Revolting Developments in the United States but Dollar Narrowly Mixed

January 13, 2021

The United States experienced a new record high daily death count yesterday from Covid that exceeded 4.4k and was accompanied by almost 230k new reported cases of the illness. A drop of 10 years in the government’s recommended minimum age for getting a vaccine now and other sudden shifts in guidelines for administering the shot have sowed more distrust about the vaccine’s safety.

Newly released footage of the U.S. Capitol riot a week ago, plus other internet discoveries regarding the coordination of that attack, are depicting a more aggressive conflict than realized initially.

Vice President Pence rejected congressional calls for invoking the 25th amendment to remove Trump, so lawmakers have turned to their plan B, which is an impeachment vote. Congress remains largely split on partisan lines over impeachment with just a week left in Trump’s term, but it looks probably that impeachment will be passed later today.

Bilateral dollar movements against the euro, yen, Swiss franc, loonie, yuan and peso overnight were narrowly mixed. The trade-weighted DXY dollar index is hovering just above the 90 threshold at 90.27. Sovereign debt yields are below this week’s earlier highs. The prices of WTI oil and gold are up 0.4% and 0.5% compared to Tuesday’s close.

U.S. equity futures point to a lower open. Stock markets in Asia rose 1.0% in Japan and 0.7% in South Korea but down 0.3% in China and 0.2% in Hong Kong. European share prices have also lost modest ground.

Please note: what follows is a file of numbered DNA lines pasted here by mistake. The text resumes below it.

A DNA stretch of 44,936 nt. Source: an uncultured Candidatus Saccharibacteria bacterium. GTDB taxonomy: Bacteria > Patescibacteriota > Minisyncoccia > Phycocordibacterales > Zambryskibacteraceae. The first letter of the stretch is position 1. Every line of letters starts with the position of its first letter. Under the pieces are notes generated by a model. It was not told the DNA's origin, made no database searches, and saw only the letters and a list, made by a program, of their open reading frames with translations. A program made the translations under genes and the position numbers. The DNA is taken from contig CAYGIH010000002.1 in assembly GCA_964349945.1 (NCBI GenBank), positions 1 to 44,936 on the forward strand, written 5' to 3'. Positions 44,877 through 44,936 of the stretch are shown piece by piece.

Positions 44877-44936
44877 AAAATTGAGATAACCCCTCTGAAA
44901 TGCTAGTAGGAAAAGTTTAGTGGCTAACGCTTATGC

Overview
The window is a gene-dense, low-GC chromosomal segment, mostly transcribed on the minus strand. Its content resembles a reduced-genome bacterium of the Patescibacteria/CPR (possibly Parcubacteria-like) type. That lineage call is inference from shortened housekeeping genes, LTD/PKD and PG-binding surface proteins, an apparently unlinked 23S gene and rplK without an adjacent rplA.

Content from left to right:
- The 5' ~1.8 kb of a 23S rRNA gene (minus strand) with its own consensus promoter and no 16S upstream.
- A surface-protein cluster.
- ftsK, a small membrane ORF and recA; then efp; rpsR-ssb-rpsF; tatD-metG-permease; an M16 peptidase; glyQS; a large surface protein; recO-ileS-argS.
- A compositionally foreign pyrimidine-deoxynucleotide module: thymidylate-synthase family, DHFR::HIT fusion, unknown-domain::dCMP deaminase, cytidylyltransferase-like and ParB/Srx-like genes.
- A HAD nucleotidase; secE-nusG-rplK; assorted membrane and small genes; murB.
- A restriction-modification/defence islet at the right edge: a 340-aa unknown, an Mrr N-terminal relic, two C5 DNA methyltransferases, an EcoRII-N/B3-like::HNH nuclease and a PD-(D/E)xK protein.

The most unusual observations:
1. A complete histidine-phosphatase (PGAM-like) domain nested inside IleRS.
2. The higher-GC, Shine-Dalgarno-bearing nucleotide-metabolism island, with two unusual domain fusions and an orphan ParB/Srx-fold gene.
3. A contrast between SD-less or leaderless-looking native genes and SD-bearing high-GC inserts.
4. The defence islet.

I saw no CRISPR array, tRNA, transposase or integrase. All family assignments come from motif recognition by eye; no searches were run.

Industrial production increased more than forecast in the euro area in November. A 2.5% monthly advance was the seventh rise in a row and whittled down the 12-month rate of decline to just 0.6% from 3.5% in October and 11.8% at mid-2020. German output climbed 0.8% on month, but Italian, French and Italy production dropped by 1.4%, 0.9% and 0.3%. Output of capital goods increased 7.0%, but consumer good production fell.

German wholesale prices dropped 1.2% on year in December and fell by an average of 2.0% for last year as a whole. A 0.1% uptick in Germany’s index of leading economic indicators in November matched October’s result.

Portuguese consumer prices slid on month in December as such had in November as well, and inflation ended 2020 at negative 0.2%. Average inflation for full-2020 was zero percent.

Czech CPI inflation decelerated to a 2-year low of 2.3% in December. Over the twelve months ending November, Czech industrial production rose 0.4%, but retail sales dropped 7.0%.

November on-year growth in Turkish retail sales and industrial production amounted to 11.9% and 11.0% in Turkey.

Japanese machine tool orders were 8.7% greater than a year earlier in December. That advance was very close to November’s rise, which had snapped an extended streak of steep on-year declines. The stock of Japanese M2 money in December accelerated to 9.1% last quarter from 8.5% in 3Q, 5.3% in 2Q, and 3.0% in the first quarter of 2020.

South Korean unemployment of 4.6% last month represented a 131-month high and was 0.9 percentage points above the year earlier level.

Chinese motor vehicle sales increased 6.4% on year in December but recorded an average 1.9% drop in 2020 as a whole.

U.S. consumer prices advanced 0.4% last month, resulting in a 1.4% December-over-December increase. This was a tad above expectations but also matched the 2020 average CPI inflation rate of 1.4%, which was down from 2.3% in 2019. On-year consumer price growth during the year ranged from 0.1% in May to 2.5% in January. December’s 0.4% monthly increase was powered mostly by an 8.4% leap in gasoline. Core CPI inflation, which excludes food and energy, remained steady last month at 1.6%.

On the central banking front, the Federal Reserve Beige book of regional economic conditions will be published later today, and the National Bank of Poland is reviewing its monetary policy today.

Copyright 2021, Larry Greenberg. All rights reserved. No secondary distribution without express permission.

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